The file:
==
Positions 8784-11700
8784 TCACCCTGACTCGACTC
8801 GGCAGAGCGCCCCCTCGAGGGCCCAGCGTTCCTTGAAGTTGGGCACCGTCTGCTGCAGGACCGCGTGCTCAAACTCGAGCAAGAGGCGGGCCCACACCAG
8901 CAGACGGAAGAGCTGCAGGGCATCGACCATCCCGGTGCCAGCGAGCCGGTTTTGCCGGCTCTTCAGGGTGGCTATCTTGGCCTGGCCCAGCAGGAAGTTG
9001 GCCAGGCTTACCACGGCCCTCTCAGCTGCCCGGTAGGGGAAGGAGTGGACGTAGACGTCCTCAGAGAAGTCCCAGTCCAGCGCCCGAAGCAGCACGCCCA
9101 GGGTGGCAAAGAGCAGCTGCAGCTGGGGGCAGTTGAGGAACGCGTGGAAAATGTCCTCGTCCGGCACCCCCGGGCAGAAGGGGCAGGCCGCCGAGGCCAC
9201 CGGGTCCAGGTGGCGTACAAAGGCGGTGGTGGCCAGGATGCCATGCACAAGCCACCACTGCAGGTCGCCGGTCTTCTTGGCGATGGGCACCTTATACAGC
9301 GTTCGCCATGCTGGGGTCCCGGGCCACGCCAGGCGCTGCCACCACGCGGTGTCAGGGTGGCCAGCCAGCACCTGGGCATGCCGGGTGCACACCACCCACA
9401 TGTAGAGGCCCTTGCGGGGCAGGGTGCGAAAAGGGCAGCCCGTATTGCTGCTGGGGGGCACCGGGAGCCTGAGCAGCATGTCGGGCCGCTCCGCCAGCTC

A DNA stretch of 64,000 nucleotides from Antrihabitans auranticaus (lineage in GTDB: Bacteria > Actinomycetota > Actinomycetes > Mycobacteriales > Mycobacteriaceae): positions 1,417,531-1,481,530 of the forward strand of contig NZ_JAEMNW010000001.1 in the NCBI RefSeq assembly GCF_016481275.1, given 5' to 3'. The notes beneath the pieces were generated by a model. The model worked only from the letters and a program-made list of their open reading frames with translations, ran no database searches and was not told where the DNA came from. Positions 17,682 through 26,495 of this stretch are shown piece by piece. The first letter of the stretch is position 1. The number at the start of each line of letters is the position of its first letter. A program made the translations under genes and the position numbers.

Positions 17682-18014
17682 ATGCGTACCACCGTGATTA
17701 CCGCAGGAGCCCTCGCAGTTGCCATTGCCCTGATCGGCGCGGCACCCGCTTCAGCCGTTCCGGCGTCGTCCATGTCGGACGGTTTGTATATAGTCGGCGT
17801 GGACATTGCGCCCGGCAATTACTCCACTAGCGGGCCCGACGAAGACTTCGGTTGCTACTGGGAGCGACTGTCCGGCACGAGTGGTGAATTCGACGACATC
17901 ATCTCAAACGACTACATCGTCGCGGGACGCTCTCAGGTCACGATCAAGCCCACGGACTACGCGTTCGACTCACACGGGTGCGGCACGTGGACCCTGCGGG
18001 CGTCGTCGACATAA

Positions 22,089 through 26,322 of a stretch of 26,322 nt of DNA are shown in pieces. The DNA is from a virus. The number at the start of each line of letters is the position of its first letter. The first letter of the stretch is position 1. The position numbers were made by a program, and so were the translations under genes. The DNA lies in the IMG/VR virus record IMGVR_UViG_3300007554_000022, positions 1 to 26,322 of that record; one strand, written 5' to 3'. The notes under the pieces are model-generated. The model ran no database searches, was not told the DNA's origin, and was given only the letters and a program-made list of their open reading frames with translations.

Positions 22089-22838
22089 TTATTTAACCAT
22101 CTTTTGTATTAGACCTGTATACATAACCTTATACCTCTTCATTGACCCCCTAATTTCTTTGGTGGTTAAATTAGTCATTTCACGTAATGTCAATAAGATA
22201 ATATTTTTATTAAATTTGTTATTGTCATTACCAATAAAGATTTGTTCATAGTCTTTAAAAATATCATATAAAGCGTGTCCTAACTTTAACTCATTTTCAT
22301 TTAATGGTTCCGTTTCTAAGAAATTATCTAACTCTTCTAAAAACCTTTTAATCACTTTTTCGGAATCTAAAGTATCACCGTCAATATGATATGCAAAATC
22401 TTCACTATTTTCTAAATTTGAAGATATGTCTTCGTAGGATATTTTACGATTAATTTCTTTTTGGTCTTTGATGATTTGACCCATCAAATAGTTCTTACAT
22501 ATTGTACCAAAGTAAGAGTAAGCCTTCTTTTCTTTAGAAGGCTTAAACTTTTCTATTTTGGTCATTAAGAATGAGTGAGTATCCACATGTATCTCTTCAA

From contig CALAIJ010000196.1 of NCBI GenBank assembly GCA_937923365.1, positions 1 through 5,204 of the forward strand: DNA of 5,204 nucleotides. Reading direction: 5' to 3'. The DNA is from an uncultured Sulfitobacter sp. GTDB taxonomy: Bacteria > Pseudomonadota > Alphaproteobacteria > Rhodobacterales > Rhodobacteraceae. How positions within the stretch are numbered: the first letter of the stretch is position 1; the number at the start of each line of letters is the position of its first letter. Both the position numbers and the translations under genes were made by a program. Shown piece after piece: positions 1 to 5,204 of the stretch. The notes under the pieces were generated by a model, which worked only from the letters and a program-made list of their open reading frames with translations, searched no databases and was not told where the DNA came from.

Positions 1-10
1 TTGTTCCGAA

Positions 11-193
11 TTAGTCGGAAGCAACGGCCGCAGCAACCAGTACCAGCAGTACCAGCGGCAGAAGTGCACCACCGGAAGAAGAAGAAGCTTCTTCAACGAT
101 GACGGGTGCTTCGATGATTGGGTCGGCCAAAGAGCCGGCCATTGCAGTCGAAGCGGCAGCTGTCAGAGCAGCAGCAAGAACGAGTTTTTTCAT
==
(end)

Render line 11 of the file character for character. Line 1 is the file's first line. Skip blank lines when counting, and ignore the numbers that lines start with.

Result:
Positions 17682-18014